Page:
Comedian Robin Williams once said living in Canada was like renting an apartment upstairs from a really good party. Minnesota and most other states could say that about their role in presidential elections.

We can hear the laughter and feel the thumping music, but we’re not invited to join in the revelry.

Enter a determined national group of party-crashers known as the National Popular Vote, currently making their case at the Minnesota Legislature. They want to spread the presidential campaign festivities around and promote democracy in the nation that claims to be a beacon for the world by having the president, the world’s most powerful leader, elected by a majority of the roughly 129 million U.S. voters.

“The purpose of this bill is to make every vote equal in the United States,” John Koza, chair of the National Popular Vote organization, told a Minnesota Senate subcommittee recently. “We want to right-size the influence of battleground states,” added the group’s lobbyist, Pat Rosensteil. “We want to make every voter in every state relevant in every election.”

They argue that the U.S. would be unlikely to approve of an emerging democracy that elected its president as we do — with separate votes in 50 states and the District of Columbia, and the actual election by partisan members of the Electoral College, who are bound not by the national results but by the outcome in their own states.

The result of the Electoral College system, reformers say, is that the lower national vote-getter can win the presidency (such as George W. Bush did in 2000) and campaigning and policymaking are aimed at “battleground” states.

A study by the electoral reform group FairVote, which supports the National Popular Vote plan, said only 12 states drew presidential campaign visits after the national political conventions in 2012. And those states drew 99.6 percent of television campaign spending.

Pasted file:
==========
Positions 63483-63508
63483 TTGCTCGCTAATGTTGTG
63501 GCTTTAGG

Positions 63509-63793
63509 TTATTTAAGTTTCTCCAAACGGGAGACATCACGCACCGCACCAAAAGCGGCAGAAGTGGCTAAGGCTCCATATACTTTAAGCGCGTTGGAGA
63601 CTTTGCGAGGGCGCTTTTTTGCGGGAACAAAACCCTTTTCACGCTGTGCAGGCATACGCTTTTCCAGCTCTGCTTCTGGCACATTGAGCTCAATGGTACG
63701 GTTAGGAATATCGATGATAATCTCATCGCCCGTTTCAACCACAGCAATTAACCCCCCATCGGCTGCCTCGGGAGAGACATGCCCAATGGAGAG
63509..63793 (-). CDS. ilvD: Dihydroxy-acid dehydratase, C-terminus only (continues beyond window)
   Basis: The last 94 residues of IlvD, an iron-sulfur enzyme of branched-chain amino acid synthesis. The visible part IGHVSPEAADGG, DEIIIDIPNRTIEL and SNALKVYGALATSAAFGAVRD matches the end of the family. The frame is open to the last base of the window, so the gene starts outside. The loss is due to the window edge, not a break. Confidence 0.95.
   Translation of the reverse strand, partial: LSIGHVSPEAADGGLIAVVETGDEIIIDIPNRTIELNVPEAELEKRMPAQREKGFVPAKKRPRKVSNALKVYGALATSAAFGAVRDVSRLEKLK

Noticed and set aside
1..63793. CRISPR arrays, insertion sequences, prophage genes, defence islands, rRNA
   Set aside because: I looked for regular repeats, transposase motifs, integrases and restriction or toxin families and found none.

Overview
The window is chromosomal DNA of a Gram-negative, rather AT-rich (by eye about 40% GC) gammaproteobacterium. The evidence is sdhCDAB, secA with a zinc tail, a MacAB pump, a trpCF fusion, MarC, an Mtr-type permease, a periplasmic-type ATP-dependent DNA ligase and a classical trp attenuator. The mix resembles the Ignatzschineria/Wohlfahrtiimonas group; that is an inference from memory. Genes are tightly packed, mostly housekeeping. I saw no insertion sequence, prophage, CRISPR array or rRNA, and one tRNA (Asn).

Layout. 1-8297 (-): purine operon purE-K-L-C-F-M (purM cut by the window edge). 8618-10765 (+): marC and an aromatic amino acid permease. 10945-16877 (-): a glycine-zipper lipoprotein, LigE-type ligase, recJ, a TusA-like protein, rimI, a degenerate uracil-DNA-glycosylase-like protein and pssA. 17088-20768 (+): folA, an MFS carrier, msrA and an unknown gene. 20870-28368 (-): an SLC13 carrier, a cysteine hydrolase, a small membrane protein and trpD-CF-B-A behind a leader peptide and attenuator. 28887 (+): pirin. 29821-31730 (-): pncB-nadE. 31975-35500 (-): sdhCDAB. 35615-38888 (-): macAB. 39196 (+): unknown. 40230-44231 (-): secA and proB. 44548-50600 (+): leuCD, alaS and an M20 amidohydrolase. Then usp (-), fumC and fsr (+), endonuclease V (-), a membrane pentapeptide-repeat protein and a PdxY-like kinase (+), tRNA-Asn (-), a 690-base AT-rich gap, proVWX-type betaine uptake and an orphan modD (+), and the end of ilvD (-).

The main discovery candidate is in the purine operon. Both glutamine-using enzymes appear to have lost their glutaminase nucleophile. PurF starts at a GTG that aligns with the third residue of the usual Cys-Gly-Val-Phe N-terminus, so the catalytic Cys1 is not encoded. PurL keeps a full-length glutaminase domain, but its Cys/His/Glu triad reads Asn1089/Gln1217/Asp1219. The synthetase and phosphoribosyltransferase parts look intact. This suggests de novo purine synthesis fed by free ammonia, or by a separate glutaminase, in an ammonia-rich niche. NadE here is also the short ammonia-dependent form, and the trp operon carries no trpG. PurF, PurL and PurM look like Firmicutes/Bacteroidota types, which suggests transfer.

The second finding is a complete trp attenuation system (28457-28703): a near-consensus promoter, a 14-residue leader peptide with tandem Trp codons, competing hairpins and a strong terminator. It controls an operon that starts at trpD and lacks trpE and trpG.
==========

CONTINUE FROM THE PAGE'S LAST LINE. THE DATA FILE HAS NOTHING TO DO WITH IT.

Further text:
‘Spectator states’

The Big Three — Florida, Ohio and Virginia — received more than half of the advertising money and nearly three-fifths of all campaign events.

The report referred to the rest of us as “spectator states.” Reformers say the winner-take-all rule is the reason.

Forty-eight states, including Minnesota, and the District of Columbia award all electoral votes to the winner of the race in that state; Maine and Nebraska apportion their votes based on winners of congressional districts. That is why both parties ignore the nation’s biggest states, with the most electoral votes — because Democratic California (55 votes) and Republican Texas (36 votes) are not considered winnable by the other side.

Defenders of the current system say it removes our presidential election from the specter of “mob rule,” it helps protect the smaller states from being steamrollered by populous states and it focuses contested results to recounts in a few states.

“The Bush vs. Gore recount? That was relegated to one state’s recount,” Sen. Mary Kiffmeyer, R-Big Lake, a former Secretary of State, told the Senate subcommittee. “Multiply that by 30 states or so, when you have a national popular vote.”

Reformers say the U.S. Constitution gives state Legislatures control over electors. If states can require winner-take-all, they can require electors to give all their votes to the winner of the national popular vote.

The opposition

So far, 10 states representing 136 electoral votes, including California, Illinois and New Jersey, have signed on. The idea is to create a state-by-state “compact” that would not go into effect until it represents the 270 electoral votes needed to elect a president.

The bill, which recently passed a Senate subcommittee, requires states to cede some authority. While there is bipartisan interest in the national vote, there is also bipartisan opposition to ignoring the wishes of Minnesota’s voters.

“If the national popular vote goes into effect,” said Rep. Ryan Winkler, DFL-Golden Valley, an opponent of the plan, “and Minnesota votes for Al Gore, and George W. Bush wins the national popular vote, Minnesota’s electors vote for George Bush. I think that’s hard to explain.”